Florence C. and Robert H. Lister Fellowship


Now Taking Applications

The 2022-2023 Lister Fellowship application period is now open. Applications for the Lister Fellowship are due by October 13, 2021 and we will announce the recipient on or around November 12, 2021.

For more information and application instructions,
please see the Fellowship requirements here.

Florence C. and Robert H. ListerThe Florence C. and Robert H. Lister Fellowship was established in recognition of the lifelong achievements of the late Florence and Robert Lister, noted archaeologists, dedicated educators, and friends and supporters of the Crow Canyon Archaeological Center. The purpose of the fellowship is to assist graduate students who show promise of making a significant contribution to the archaeological knowledge of American Indian cultures of the Southwest. Recipients of the Lister Fellowship are awarded a stipend of $10,000 to help support the final stages of their research and the writing of their dissertations. A single fellowship is offered in alternate years and is not renewable.

Applicants for the Lister Fellowship must be enrolled in a Ph.D. program at a recognized university in North America. Students whose projects are based on archaeological, ethnoarchaeological, or paleoenvironmental research in the southwestern United States or northern Mexico are eligible. In some years, the fellowship may be restricted to individuals whose research focuses specifically on the archaeology of the northern San Juan region, an area of particular research interest to the Listers.

Publications by Florence and Robert Lister can be found in this bibliography.

 

Lister Fellowship Recipients

Katie Richards (2021)
Benjamin Bellorado (2017)
Erin Baxter (2015)
Matthew Pailes (2013)
Alyson Thibodeau (2011)
Samuel Duwe (2009)
Scott G. Ortman (2007)
Diane Curewitz (2005)
Donna M. Glowacki (2003)
Wesley Bernardini (2001)
John Kantner (1997)
Ronald H. Towner (1995)
David R. Abbott (1993)

Erin Baxter

2015 Lister Fellow

Erin’s research interests include the interpretation of architecture, artifact, and mortuary data and how these analyses shed light on the development of social and political organization, with a focus on reconstructing the deep history of Pueblo society.

Sam Duwe

2009 Lister Fellow

Sam studies the processes of coalescence that accompanied the formation of Tewa pueblos after A.D. 1150 in the Rio Grande drainage.

Katie Richards

2021 Lister Fellow

Katie’s research centers on the social and political organization of the Fremont people and the relationship between the Fremont and Pueblo cultures.

Donna Glowacki

University of Notre Dame; 2003 Lister Fellow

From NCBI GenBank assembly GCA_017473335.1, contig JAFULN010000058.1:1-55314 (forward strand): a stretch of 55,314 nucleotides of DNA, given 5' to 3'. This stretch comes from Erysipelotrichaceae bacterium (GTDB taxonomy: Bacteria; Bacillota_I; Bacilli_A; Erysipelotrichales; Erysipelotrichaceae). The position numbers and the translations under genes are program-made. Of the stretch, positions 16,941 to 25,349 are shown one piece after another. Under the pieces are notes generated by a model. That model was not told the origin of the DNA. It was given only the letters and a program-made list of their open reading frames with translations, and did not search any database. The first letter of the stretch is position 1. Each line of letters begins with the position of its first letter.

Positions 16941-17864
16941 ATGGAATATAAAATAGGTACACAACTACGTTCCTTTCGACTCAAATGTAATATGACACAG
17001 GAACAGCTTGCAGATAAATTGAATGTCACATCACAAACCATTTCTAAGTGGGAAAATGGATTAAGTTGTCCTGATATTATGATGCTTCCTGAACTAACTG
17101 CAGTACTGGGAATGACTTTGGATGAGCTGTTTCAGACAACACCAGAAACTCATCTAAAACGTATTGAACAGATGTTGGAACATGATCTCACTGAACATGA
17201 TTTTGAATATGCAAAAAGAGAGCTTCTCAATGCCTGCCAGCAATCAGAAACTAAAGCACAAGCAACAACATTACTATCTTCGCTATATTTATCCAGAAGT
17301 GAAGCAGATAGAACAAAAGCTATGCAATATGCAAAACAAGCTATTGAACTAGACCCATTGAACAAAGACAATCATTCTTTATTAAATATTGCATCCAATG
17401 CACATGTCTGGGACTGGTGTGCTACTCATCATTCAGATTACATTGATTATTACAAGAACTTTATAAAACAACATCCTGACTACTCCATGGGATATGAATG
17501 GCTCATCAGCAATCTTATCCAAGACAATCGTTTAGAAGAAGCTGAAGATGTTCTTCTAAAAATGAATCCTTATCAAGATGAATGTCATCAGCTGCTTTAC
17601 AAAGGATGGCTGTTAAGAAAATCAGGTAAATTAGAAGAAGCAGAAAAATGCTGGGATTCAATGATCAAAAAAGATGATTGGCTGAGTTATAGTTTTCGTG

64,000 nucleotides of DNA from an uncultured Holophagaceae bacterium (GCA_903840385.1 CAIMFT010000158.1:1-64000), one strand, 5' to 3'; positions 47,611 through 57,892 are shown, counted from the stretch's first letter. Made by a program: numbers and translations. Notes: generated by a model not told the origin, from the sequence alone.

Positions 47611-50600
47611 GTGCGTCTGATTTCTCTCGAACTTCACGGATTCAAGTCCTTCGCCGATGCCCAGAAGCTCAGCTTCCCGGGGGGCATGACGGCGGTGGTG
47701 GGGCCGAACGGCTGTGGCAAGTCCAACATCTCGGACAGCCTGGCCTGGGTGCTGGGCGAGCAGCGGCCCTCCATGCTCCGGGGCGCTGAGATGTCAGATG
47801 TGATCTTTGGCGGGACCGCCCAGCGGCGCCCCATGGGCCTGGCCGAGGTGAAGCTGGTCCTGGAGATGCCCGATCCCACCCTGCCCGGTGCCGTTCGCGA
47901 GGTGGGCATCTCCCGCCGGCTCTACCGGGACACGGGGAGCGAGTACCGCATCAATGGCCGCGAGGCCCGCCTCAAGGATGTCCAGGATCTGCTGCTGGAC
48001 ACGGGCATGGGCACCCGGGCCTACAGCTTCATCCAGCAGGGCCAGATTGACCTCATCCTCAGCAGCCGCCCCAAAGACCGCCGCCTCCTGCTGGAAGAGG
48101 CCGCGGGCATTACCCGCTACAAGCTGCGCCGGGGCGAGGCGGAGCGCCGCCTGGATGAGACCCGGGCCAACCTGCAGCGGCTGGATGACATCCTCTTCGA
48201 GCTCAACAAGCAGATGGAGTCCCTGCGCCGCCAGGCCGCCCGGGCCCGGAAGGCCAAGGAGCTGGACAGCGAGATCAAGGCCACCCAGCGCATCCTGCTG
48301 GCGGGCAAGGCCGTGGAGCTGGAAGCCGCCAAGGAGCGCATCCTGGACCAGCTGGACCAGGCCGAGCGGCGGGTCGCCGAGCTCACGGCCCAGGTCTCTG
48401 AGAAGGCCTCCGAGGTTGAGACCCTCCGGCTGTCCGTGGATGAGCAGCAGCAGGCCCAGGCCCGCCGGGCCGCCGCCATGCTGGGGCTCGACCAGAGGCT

Donna is an anthropological archaeologist studying transformation, disruption, and resiliency in Southwestern societies.

Diane Curewitz

2005 Lister Fellow

Diane examines the role that ritual may have played in pottery specialization and distribution during a critical period in Pueblo history.

John Kantner

1997 Lister Fellow

John is interested in the interplay of cooperation and competition in human society, especially the role of these behaviors in the development of sociopolitical complexity and economic inequality, and in the application of neo-Darwinian evolutionary theory to these problems.

Ben Bellorado

Laboratory Director; 2017 Lister Fellow

Ben is an archaeologist with a keen interest in how textiles, textile imagery, tree-rings, and pottery reveal clues about social identities.

Alyson Thibodeau

2011 Lister Fellow

Alyson uses geochemical techniques to address archaeological questions in the Southwestern United States, Mexico, and Belize.

David R. Abbott

1993 Lister Fellow

David studies Hohokam social organization based on patterns of ceramics exchange. Applications of the methodology show that hydraulic management had a pervasive influence on the organization of Hohokam social networks.

Ronald H. Towner

1995 Lister Fellow

Ronald is interested in early historic period Navajo sites in the “Dinetah” homeland in northwestern New Mexico.

Wes Bernardini

2001 Lister Fellow

Wes’s research focuses on how inferences of human behavior are based on estimates of the scale of that behavior, including specifying the number of people and the amount of labor involved in particular activities.

Matthew Pailes

2013 Lister Fellow

Matt’s research interests include developing economic and mathematical models that quantify the interactions between humans and their environment and that identify the emergent properties of the resulting interactions.